• Try getting up a little earlier, or staying up a little later.
  • Write during your lunch break.
  • Give up all TV for the month.
  • Tell your family and friends how important this is to you and ask for their help and support. 
  • Promise your partner you’ll do all the dishes and cooking for the month of December.

Remember, emergencies and unexpected things will come up. Don’t get bogged down with guilt or remorse. Re-evaluate your schedule and commitments. Remember, you can do this. 

“I don’t know what to write next!”

Perhaps you’re not sure how a scene ends or how your hero gets out of the pickle you’ve put them in. Maybe you’re not sure who the bad guy is. Whatever writing problem you’re wrestling with, here are a few tricks for getting yourself unstuck and back to writing.

  • Take a walk or a break; let your subconscious work at it in the background. 
  • Push through it; pick a direction and go with it. You can always come back to a tricky scene later if it doesn’t work. You may find the story carries forward better than you anticipated.
  • Sometimes the simplest solution is to move onto another scene and come back to it later.

“I tried, but I can’t write at home!”

It can be hard to stay focused on your writing when your family wants your attention, or your roommate is loud, or your laundry is piling up in the corner of your room. 

  • Writing at a coffee shop is a classic choice.
  • Try staying an extra half hour after work to write.
  • Don’t be afraid to mix it up. Try writing in a restaurant, or a bar, or even on a park bench.

“I’ve lost my motivation! / I don’t like my character, story, anything!”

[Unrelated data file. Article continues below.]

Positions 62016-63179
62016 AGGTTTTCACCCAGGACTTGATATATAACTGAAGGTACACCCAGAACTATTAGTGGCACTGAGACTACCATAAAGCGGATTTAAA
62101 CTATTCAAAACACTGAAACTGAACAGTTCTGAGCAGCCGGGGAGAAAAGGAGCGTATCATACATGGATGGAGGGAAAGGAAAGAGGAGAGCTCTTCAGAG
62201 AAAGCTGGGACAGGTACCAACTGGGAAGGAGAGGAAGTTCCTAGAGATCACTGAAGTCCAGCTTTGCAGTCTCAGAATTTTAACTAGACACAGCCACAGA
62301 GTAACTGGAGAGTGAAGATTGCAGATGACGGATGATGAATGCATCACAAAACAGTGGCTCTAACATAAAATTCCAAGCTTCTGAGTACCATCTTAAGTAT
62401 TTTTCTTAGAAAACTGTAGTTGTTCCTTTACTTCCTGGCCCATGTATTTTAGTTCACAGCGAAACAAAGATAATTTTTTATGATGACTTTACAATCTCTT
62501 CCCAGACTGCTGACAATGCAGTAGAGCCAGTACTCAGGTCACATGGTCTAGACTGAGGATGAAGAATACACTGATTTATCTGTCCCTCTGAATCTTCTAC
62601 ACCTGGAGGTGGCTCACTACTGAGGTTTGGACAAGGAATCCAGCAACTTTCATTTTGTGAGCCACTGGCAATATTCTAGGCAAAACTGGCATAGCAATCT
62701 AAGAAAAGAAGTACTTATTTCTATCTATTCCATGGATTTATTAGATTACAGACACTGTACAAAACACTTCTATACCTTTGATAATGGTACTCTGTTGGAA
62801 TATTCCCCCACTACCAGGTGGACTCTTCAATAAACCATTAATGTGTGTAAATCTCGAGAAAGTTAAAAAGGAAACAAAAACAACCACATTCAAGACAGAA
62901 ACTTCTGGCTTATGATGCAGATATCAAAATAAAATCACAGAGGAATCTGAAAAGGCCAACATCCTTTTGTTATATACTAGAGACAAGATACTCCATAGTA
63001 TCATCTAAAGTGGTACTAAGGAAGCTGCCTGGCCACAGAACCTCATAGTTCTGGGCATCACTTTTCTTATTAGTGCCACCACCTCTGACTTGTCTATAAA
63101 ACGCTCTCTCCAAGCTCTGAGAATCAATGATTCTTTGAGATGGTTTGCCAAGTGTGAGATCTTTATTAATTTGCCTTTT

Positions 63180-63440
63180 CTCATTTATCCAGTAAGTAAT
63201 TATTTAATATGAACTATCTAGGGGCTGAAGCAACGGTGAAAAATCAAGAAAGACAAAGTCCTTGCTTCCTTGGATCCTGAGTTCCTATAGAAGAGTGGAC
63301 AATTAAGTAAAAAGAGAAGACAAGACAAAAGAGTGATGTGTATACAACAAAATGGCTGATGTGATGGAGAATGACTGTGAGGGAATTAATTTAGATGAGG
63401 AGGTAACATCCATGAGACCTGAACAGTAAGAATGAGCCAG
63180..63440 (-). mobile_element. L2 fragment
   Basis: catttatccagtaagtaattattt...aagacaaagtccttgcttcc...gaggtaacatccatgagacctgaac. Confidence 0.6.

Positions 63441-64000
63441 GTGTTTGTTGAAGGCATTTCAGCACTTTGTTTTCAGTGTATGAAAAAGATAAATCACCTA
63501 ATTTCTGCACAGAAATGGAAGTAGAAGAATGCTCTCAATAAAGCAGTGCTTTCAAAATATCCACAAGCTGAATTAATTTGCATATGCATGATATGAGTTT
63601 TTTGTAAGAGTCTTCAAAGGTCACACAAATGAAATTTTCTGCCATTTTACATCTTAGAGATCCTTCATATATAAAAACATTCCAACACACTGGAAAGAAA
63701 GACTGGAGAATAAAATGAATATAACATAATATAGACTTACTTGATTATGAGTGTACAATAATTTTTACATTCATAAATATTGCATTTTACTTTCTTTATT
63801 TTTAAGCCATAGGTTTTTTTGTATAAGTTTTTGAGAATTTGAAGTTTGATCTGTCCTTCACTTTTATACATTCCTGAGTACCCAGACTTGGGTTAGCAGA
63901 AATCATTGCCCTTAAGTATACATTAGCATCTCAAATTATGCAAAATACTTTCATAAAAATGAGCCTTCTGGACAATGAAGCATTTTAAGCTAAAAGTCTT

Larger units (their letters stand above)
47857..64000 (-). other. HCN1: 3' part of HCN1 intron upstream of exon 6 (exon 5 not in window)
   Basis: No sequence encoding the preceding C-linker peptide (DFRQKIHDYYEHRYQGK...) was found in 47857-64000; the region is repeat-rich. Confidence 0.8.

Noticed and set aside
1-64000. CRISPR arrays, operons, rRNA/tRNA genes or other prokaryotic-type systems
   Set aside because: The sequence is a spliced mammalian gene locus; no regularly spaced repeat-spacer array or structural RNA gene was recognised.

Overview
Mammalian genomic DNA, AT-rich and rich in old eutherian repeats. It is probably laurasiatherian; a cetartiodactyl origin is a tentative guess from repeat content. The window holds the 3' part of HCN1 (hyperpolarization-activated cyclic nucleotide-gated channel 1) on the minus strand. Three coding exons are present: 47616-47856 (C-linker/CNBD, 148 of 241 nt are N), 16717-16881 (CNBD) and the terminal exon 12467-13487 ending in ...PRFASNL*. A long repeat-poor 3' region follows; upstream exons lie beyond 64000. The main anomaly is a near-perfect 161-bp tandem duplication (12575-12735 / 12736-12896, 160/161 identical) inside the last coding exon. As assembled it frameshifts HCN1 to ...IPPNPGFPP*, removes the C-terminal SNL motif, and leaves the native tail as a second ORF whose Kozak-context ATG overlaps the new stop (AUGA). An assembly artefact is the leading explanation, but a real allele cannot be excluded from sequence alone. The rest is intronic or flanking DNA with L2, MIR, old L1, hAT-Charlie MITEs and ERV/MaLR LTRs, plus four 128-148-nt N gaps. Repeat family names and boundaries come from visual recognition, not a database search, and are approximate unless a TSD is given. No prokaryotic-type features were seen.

First of all, what you’re feeling is normal. NaNoWriMo is a journey where you learn as much about yourself as you do the novel you’re writing. Working through these moments is part of the process; every writer goes through it.  

Whatever the problem, here are a few tips to get you writing again:

  1. Identify where you’re stuck and what isn’t working with your story.
  2. Focus on that single thing and decide on a solution. It doesn’t matter if you’re not sure if it will work — this is only a draft. You can fix it later. 
  3. When all else fails, trust yourself and keep writing.


“Start writing, no matter what. The water does not flow until the faucet is turned on.” ― Louis L’Amour

“Don’t worry about what you’re writing or whether it’s good or even whether it makes sense.”  ― Lauren Oliver

“It’s not always about writing more words or drinking more coffee. Sometimes getting to the end of a novel simply takes remembering that the world is more complicated than we know, and then sticking some of those complications into the story.”  ― Scott Westerfeld

“You must stay drunk on writing so reality cannot destroy you.” ― Ray Bradbury

“Writing is a socially acceptable form of schizophrenia.” — E.L. Doctorow

“Don’t bend; don’t water it down; don’t try to make it logical; don’t edit your own soul according to the fashion. Rather, follow your most intense obsessions mercilessly.” ― Franz Kafka

“It is perfectly okay to write garbage—as long as you edit brilliantly.” — C. J. Cherryh

And finally, focus on your goal, keep to your schedule and get those words down!

We’re going to be right there with you. Find us on Facebook or Twitter throughout November and let us know how it’s going!

Published by Jeremy Thweatt

Shut Up & Write Outreach Director Jeremy Thweatt loves engaging the community through the monthly writing challenges and inspirational content about the craft of writing. He feeds his love of story through his personal science fiction project, playing games, and exploring the outdoors.

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  1. Eek! Funny, I didn’t realize I was writing a novel until you folks told me I was! What a lovely coincidence. Wondered why my characters were getting so demanding!